Thoracoscopy in the management of pediatric empyema

M Stovroff, G Teague, K F Heiss, P Parker, R R Ricketts
Journal of Pediatric Surgery 1995, 30 (8): 1211-5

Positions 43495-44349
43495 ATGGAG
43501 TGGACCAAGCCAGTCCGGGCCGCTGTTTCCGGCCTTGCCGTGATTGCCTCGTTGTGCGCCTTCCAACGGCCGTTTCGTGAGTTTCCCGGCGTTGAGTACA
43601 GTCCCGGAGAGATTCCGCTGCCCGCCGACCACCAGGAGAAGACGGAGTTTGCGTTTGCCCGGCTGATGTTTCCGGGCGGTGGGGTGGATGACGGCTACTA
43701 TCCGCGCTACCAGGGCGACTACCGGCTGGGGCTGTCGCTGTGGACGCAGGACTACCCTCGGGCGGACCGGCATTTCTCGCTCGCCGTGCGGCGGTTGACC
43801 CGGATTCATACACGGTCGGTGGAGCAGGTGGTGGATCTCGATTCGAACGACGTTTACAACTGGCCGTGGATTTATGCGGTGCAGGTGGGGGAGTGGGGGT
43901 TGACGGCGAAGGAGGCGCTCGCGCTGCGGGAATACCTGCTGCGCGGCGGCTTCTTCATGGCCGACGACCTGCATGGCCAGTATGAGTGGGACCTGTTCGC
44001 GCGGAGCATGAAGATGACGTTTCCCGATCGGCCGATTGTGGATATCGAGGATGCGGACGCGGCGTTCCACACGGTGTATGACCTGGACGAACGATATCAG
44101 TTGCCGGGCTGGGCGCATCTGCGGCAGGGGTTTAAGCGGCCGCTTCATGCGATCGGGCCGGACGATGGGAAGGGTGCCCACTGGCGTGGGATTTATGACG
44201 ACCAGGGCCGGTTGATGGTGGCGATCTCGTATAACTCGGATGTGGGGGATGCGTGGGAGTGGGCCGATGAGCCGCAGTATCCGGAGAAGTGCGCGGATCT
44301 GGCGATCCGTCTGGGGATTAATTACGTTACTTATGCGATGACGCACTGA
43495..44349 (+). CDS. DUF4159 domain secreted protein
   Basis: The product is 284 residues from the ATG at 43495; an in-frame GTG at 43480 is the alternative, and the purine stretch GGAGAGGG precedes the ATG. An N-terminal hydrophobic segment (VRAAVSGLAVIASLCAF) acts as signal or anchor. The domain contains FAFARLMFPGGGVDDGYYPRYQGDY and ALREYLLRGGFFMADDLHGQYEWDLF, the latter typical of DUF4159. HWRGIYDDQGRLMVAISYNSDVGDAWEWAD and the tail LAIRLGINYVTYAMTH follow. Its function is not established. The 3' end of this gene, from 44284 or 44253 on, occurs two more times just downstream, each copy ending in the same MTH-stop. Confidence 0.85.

The surgical management of empyema consists of (1) aggressive therapy with thoracotomy and decortication or (2) conservative treatment with chest tube drainage and intravenous antibiotics. Recently, Kern and Rodgers introduced thoracoscopic debridement as an adjunct to the management of children with empyema, with promising results. Hence, the authors report their experience with thoracoscopy in the management of pediatric patients with empyema. In the last years, 10 children have undergone thoracoscopic debridement (TD) for empyema. The average age was 6.9 years (range, 2 to 16). Children underwent TD an average of 14 days (range, 8 to 16) after initial presentation and 4 days (range, 2 to 6) after admission to the authors' hospital. Indications for TD were persistent requirement of supplemental oxygen and failure of conservative medical management that consisted of antibiotics and tube thoracostomy. Three children had positive pleural fluid cultures for Streptococcus pneumoniae. In all cases, preoperative ultrasound or chest computed tomography examination showed dense pleural fluid with septation. During surgery, TD allowed for lung expansion and precise chest tube placement in all patients except one who required conversion to minithoracotomy and decortication for persistent encasement with a thick pleural peel. There were no postoperative complications related to the procedure. After TD, all children had prompt clinical improvement. The patients were weaned from supplemental oxygen by postoperative day 2, and following early chest tube removal, nine children were discharged home by postoperative day 7 (range, 3 to 10). One child required further hospitalization for underlying renal failure. In the authors' hands, TD was effective in producing prompt clinical improvement in children with empyema.(ABSTRACT TRUNCATED AT 250 WORDS)

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